[00:04:06] Shane Rhodes: I just want to give a quick update on the Path Etiquette campaign, because we did implement that this summer and it was a great start. Just to give some historical reference, the Path Etiquette campaign was something that we had started years ago to think about, because we had been hearing about issues on our paths. We looked at what other communities were doing, including ones that had a similar message to what we were aiming for. We gathered from Marin, Boulder, Atlanta different messages in those communities and were close to what we wanted to do for ours. But these are our our main messages: There are two about sharing the path, one that is ‘Everyone’s welcome,’ talking specifically about all modes, all types of people, welcome on the path. Without using a lot of words, just simple pictures and words. Don’t use more than your half. Dogs on a short leash. As long as people follow these rules, especially on passing, calling out ‘On your left,’ ringing your bell, and path courtesy just overall, is a big message that we tried to get out during this piece.
The most discussion from community members was this one about speed. About 10 to 12 miles an hour is a recommended speed when it’s crowded or there are other people on the path. Twenty miles per hour is only when there is no one else around and you are able to go 20 without impacting other users. So it’s a nice round number that fits well with existing rules and protocols. And we also have our ’20 Is Plenty’ campaign.
But those are our main messages. So the plan is to do some of that general education, direct education, and then potential enforcement. We have one more step in the education piece and we are working on a video that we’re hoping to film in the next few weeks before the weather turns too bad, and we maybe get some beautiful fall colors in there. And so we are going to be looking for people to be in that video, want to make that call out to ATC members. If you’re interested, we’d love to have you as a part of that Path Etiquette video.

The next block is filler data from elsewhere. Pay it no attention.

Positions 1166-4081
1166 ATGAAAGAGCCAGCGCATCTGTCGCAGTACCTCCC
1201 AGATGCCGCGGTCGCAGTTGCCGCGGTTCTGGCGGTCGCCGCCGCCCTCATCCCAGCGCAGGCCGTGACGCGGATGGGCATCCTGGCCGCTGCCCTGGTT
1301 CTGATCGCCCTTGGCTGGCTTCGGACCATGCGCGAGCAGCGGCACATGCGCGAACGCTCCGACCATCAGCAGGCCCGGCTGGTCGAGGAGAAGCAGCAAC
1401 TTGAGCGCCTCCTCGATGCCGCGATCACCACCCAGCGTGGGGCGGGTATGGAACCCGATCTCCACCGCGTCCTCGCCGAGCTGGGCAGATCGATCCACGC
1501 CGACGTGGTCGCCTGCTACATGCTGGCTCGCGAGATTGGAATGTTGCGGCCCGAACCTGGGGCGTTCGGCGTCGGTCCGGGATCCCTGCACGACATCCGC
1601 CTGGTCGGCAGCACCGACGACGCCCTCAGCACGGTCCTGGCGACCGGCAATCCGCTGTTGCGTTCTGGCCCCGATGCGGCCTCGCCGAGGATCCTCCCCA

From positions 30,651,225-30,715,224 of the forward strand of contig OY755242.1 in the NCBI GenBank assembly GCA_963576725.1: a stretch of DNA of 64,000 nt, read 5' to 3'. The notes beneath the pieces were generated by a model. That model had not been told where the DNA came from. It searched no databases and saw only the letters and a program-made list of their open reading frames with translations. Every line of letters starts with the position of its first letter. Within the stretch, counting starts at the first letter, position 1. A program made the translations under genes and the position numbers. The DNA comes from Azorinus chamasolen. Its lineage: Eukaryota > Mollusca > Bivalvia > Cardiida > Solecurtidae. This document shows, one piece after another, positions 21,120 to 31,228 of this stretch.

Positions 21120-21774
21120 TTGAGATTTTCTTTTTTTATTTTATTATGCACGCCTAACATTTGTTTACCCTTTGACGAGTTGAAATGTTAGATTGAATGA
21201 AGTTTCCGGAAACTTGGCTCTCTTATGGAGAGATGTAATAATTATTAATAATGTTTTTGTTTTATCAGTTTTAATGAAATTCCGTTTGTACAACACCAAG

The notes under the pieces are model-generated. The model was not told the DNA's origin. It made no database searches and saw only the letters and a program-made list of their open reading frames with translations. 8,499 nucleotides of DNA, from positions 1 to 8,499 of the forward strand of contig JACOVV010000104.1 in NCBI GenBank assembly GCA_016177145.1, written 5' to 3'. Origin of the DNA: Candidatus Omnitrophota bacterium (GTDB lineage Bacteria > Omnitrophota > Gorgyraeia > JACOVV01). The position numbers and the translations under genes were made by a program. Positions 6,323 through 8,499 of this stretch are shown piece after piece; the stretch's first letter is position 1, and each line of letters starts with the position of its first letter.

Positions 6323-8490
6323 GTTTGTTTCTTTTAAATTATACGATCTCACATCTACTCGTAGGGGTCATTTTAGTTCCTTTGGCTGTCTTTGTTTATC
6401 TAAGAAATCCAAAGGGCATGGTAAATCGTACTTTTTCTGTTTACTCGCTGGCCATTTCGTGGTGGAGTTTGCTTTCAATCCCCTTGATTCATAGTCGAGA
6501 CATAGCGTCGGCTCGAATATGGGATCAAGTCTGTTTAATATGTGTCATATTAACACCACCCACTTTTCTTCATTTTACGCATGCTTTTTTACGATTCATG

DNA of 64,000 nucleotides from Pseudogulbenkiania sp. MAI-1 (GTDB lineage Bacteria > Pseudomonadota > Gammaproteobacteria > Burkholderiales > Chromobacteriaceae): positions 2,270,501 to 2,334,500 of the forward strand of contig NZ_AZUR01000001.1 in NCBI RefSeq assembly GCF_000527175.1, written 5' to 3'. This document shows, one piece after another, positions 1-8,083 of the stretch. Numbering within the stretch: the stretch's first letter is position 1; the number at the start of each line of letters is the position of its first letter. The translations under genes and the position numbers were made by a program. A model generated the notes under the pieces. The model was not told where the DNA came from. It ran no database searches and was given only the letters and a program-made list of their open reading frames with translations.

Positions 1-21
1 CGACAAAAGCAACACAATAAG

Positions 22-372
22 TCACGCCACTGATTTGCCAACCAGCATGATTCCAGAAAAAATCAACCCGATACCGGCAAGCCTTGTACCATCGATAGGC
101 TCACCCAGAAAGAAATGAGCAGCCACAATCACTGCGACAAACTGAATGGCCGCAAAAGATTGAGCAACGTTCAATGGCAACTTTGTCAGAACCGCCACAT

And then our plan in the future is to use this campaign in rotation with others. So we have our, every corner is a crosswalk. We’ve done ‘Eye-to-Eye’ we have our ’20 is Plenty,’ we have this Path Etiquette campaign. And I’m working with Kelsey to come up with our plan on the campaign rotations and how we implement them each year.
[00:06:42] John Q: Daniel Wilson asked about a sharrow, the marking on the street that bikes share the road with cars.
[00:06:48] Daniel Wilson: My question with sharrows is, to what extent are they a good use of limited resources, as opposed to other things that we could do with that same money. I’ve had more than one negative interaction on a street with a sharrow. And the sharrow didn’t help me. Because, if the driver’s confused, then the driver’s confused.
[00:07:11] Andrew Martin: I don’t think the drivers respect sharrows more than just a blank street. But it is helpful, I think, for me, with wayfinding. But I guess just to be really frank, our unprotected bike lanes don’t really offer any actual protection more than a sharrow does. Maybe drivers respect them more. Maybe that’s just because there’s more space and you’re out of their way but I’m probably not the only one on this Zoom that’s been joined in the bike lane on 18th or some really busy street by a vehicle that had a distracted driver. So, yeah, I’m not sure that regular bike lanes provide that much more protection. That’s why I think we need to be talking about protected bike lanes. Not just paint, we need separation physically.
[00:07:51] John Q: A public comment came from Duncan, from Jefferson Westside.
[00:07:56] Duncan: Jefferson Westside, we conducted a survey of all our sidewalks for walkability, and we have a set of spreadsheets, which describe all the streets in Jefferson Westside. And if you’d like, I can send that to you. There’s a bunch of spreadsheets. We are attempting to map the whole thing, but we have not been able to do that yet. I’ll let you know when we got it. That’s it
[00:08:22] Grace Kaplowitz: Wonderful. Thank you. I saw a lot of nods, both amongst the committee and staff around being interested in hearing or seeing this spreadsheet. So that sounds like really great information and hopefully we can do and see more of that across the city.